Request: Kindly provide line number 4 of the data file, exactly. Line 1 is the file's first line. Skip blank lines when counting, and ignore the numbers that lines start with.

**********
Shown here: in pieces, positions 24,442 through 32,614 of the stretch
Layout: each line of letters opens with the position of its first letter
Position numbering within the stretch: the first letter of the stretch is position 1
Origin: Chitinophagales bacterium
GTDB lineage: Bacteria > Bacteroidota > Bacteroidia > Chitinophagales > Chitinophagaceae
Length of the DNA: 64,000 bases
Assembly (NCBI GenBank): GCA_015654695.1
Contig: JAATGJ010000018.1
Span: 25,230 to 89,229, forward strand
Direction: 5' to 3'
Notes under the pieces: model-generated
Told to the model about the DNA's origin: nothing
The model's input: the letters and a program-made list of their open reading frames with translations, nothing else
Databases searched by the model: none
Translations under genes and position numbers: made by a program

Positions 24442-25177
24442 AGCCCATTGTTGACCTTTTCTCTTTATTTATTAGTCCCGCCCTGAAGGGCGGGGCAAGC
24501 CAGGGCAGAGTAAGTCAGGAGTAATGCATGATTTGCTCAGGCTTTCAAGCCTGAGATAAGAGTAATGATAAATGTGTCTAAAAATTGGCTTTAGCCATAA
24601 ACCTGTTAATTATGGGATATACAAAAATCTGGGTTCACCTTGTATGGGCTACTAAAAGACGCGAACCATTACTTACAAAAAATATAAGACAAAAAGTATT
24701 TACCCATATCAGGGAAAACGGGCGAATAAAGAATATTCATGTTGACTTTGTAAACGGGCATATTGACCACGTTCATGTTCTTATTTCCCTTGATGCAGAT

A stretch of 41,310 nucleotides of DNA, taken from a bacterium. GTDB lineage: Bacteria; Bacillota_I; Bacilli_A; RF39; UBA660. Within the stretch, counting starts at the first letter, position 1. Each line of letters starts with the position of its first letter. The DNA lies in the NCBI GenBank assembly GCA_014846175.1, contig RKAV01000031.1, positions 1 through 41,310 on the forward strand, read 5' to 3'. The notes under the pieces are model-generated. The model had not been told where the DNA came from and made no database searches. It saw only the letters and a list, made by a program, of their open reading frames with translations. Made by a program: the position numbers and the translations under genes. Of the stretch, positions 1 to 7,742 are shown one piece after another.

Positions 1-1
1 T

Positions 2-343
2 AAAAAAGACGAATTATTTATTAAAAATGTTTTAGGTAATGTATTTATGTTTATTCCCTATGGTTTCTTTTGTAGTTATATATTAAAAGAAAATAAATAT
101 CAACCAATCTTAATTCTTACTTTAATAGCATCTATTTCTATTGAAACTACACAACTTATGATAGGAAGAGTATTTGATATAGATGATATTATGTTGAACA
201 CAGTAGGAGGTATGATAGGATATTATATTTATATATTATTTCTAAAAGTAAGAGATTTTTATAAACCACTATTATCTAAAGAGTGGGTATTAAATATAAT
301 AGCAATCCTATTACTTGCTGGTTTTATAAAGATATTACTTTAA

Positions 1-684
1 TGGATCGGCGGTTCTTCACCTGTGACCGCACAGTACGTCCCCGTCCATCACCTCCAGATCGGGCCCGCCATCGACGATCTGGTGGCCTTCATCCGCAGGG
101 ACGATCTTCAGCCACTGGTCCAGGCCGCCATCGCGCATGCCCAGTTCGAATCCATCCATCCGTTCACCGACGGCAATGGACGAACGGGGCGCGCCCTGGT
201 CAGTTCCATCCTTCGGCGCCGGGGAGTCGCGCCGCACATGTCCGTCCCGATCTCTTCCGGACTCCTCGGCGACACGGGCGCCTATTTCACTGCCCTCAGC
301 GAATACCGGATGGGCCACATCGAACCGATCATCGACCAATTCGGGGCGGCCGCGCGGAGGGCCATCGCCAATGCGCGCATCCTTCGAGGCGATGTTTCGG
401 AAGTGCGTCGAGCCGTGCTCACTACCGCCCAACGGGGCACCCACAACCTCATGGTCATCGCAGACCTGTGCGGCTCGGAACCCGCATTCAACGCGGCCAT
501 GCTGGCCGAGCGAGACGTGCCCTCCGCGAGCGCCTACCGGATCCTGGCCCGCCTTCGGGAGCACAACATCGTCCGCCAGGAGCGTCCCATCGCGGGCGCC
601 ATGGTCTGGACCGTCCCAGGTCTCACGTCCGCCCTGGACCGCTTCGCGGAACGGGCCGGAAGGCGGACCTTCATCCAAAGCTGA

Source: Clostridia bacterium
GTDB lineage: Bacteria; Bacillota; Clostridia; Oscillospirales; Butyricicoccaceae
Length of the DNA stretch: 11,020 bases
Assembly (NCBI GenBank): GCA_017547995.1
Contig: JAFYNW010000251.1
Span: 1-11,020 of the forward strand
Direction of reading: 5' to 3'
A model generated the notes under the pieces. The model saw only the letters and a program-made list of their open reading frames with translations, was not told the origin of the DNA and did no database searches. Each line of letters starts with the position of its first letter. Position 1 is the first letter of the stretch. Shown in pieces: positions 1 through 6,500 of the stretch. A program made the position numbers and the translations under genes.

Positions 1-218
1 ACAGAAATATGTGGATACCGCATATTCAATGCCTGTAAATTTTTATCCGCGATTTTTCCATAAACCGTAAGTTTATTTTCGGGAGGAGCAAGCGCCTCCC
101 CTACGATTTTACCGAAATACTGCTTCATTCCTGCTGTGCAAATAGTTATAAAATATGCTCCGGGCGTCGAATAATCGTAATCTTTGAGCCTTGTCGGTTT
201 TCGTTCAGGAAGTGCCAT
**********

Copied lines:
Origin: Chitinophagales bacterium